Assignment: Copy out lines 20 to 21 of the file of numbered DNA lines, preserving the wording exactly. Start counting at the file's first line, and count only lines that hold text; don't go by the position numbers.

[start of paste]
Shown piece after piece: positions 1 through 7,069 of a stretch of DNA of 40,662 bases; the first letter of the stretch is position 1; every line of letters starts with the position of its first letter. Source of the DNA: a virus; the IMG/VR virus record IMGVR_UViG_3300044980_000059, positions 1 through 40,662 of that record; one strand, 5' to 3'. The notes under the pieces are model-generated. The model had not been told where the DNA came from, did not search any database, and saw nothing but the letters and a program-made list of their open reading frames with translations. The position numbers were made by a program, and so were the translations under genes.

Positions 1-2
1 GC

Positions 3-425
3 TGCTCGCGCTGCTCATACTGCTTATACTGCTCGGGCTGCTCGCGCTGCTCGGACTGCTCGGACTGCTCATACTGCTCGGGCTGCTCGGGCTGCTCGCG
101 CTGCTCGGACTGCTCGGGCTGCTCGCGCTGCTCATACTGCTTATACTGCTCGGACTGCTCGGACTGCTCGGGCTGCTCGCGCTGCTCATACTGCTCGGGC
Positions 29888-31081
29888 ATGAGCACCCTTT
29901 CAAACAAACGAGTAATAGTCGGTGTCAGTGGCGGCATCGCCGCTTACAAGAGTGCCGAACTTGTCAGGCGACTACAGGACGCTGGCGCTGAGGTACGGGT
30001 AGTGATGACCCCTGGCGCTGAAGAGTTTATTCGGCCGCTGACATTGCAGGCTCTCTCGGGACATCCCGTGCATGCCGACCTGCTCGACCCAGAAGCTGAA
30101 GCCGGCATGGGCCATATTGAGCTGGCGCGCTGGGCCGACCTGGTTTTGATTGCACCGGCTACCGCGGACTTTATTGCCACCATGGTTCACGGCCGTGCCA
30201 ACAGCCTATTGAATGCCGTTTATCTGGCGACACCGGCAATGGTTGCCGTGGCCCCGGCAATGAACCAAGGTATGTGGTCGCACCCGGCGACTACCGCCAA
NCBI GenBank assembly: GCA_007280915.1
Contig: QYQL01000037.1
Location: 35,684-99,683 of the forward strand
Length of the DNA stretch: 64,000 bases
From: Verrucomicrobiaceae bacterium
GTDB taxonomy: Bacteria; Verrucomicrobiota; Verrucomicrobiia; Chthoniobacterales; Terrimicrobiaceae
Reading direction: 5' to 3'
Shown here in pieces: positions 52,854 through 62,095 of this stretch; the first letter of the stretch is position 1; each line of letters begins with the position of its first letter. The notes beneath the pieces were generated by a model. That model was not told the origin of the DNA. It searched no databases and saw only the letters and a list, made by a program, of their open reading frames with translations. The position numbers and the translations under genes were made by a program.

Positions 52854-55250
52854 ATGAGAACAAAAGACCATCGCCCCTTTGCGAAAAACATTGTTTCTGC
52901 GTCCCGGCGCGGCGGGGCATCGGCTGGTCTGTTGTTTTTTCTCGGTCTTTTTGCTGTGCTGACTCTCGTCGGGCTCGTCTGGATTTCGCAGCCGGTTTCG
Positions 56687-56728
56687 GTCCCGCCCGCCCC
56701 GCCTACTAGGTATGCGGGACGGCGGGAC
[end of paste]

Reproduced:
Shown here in pieces: positions 52,854 through 62,095 of this stretch; the first letter of the stretch is position 1; each line of letters begins with the position of its first letter. The notes beneath the pieces were generated by a model. That model was not told the origin of the DNA. It searched no databases and saw only the letters and a list, made by a program, of their open reading frames with translations. The position numbers and the translations under genes were made by a program.

Positions 52854-55250